Other brand names for oxycodone include OxyContin, Percocet, Percodan, and Roxicet. Like other opioids, both illicit and prescription, how oxycodone affects the brain makes it highly addictive. Usually, people who abuse oxycodone become addicted to it. Long-term users are at a higher risk of experiencing oxycodone overdose, mostly because they’ve become so tolerant to the drug’s effects. Our Banyan rehab in Gilman, Illinois, shares more about the signs and symptoms of oxycodone overdose and why it happens.
Oxycodone affects the brain by attaching itself to specialized proteins called mu-opioid receptors located on neurons in the brain. It also activates the mesolimbic (midbrain) reward system in the brain, stimulating another part of the brain called the ventral tegmental area (VTA), resulting in the release of a chemical called dopamine in the nucleus accumbens, causing a pleasurable high. Other areas of the brain store the memory of these good feelings and their association with drug use. Formally known as conditioned associations, they often lead to cravings for the drug and can be triggered by people, places, or things that remind the individual of drug use.1 Opioids like oxycodone are prescribed to alleviate pain, but when used in higher doses than prescribed, the high they produce can motivate people to continue using. Most people who find themselves a victim of opioid use disorder often require opioid detox treatment to recover.
Yes, you can overdose on oxycodone. Oxycodone overdose has become an especially serious problem in the United States due to the current opioid crisis. Nearly 71,000 drug overdose deaths in 2019 were linked to opioids. Among the most commonly abused prescription drugs in the opioid epidemic is oxycodone.2 A drug overdose is the body’s biological response to ingesting too much of a substance or mix of substances. An overdose can be either intentional or unintentional.
Oxycodone and other opioids are among the easiest to overdose on. The body contains opioid receptors in several areas of the body, such as the brain, spinal cord, peripheral nervous system, and gastrointestinal tract, making it both effective in pain treatment but also dangerous when abused. When someone uses an opioid, all of these receptors are activated, and certain bodily functions begin to slow down. An oxycodone overdose happens when a body takes so much of the drug that it blocks these receptors, preventing them from performing their functions. Without medical treatment, a person can die from an oxycodone overdose.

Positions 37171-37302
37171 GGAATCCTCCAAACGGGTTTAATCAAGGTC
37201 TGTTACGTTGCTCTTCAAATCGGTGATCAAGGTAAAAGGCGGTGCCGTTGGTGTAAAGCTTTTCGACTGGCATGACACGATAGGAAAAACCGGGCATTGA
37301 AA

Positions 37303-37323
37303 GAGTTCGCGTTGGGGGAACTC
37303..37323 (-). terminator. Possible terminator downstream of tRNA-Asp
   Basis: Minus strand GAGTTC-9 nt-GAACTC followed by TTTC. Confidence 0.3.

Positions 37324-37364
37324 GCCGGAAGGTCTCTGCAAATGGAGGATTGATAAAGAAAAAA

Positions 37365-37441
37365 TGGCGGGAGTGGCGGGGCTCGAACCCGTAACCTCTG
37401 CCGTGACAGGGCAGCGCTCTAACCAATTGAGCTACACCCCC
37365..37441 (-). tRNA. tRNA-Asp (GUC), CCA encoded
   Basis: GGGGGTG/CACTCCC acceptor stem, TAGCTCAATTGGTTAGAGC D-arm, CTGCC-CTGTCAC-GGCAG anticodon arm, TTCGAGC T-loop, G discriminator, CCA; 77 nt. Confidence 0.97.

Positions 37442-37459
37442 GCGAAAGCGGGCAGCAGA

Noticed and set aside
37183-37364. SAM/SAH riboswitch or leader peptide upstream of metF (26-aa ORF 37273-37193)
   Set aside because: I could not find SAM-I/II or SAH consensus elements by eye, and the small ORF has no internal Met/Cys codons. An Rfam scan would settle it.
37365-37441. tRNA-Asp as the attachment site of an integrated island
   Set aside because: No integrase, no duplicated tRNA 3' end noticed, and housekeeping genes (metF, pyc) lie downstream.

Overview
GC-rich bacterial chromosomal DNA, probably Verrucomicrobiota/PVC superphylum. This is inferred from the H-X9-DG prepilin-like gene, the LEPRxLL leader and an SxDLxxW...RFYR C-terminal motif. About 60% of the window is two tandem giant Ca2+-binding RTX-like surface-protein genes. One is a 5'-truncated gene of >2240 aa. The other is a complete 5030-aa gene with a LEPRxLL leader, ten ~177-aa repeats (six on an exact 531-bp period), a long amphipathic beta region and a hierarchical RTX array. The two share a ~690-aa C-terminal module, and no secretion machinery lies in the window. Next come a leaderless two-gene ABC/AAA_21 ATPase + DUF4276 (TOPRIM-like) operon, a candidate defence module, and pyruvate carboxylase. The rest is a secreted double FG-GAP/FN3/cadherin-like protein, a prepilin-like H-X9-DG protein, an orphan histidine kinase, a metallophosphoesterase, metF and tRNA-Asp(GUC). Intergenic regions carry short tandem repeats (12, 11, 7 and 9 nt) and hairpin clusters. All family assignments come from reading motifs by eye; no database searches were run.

How much oxycodone it takes to overdose greatly depends on how long the person has been using the drug. For instance, one study found that out of 221 oxycodone overdose deaths, 134 (61%) of people took prescriptions of 10 mg for immediate-release oxycodone.3 However, a person who’s been using oxycodone for a long time would have a higher tolerance to it than a first-time user. An oxycodone overdose either accidentally occurs when someone takes more than they were prescribed without realizing it or intentionally when a person who’s addicted takes more to experience a high. Long-time users have higher tolerances, which means they’ll need to take more and more of the drug to experience the same side effects, which is most often what leads to overdose.
An oxycodone overdose can be a terrifying experience that presents various symptoms. When a person ingests a high dosage of oxycodone, it can overwhelm the body and cause biological reactions. Basic functions like breathing and thinking are compromised, putting the individual at risk of dying. The sooner the first signs of oxycodone overdose are recognized, the better the person’s odds of surviving.
Oxycodone overdose symptoms include:
Many people who obtain oxycodone illicitly mix it with other drugs or alcohol. Mixing drugs may heighten the side effects, but doing this also increases the risk of overdose. Additionally, many oxycodone products also contain other drugs like acetaminophen or aspirin, each of which poses its own overdose dangers. The oxycodone overdose timeline is uncertain. The duration of oxycodone overdose symptoms is dependent on the dosage taken and the person’s tolerance to the drug. Any other substances that were taken in conjunction with oxycodone can also affect how long these symptoms last.
Abusing oxycodone automatically increases your risk of overdose brain damage. Additionally, without opioid addiction treatment, long-time users may experience relationship problems, increased susceptibility to infection and disease, job termination, and more.
If you or someone you know has a drug or alcohol problem, now is the time to get help. Call Banyan Heartland now at 888-280-4763 to learn more about our inpatient substance abuse treatment in Illinois.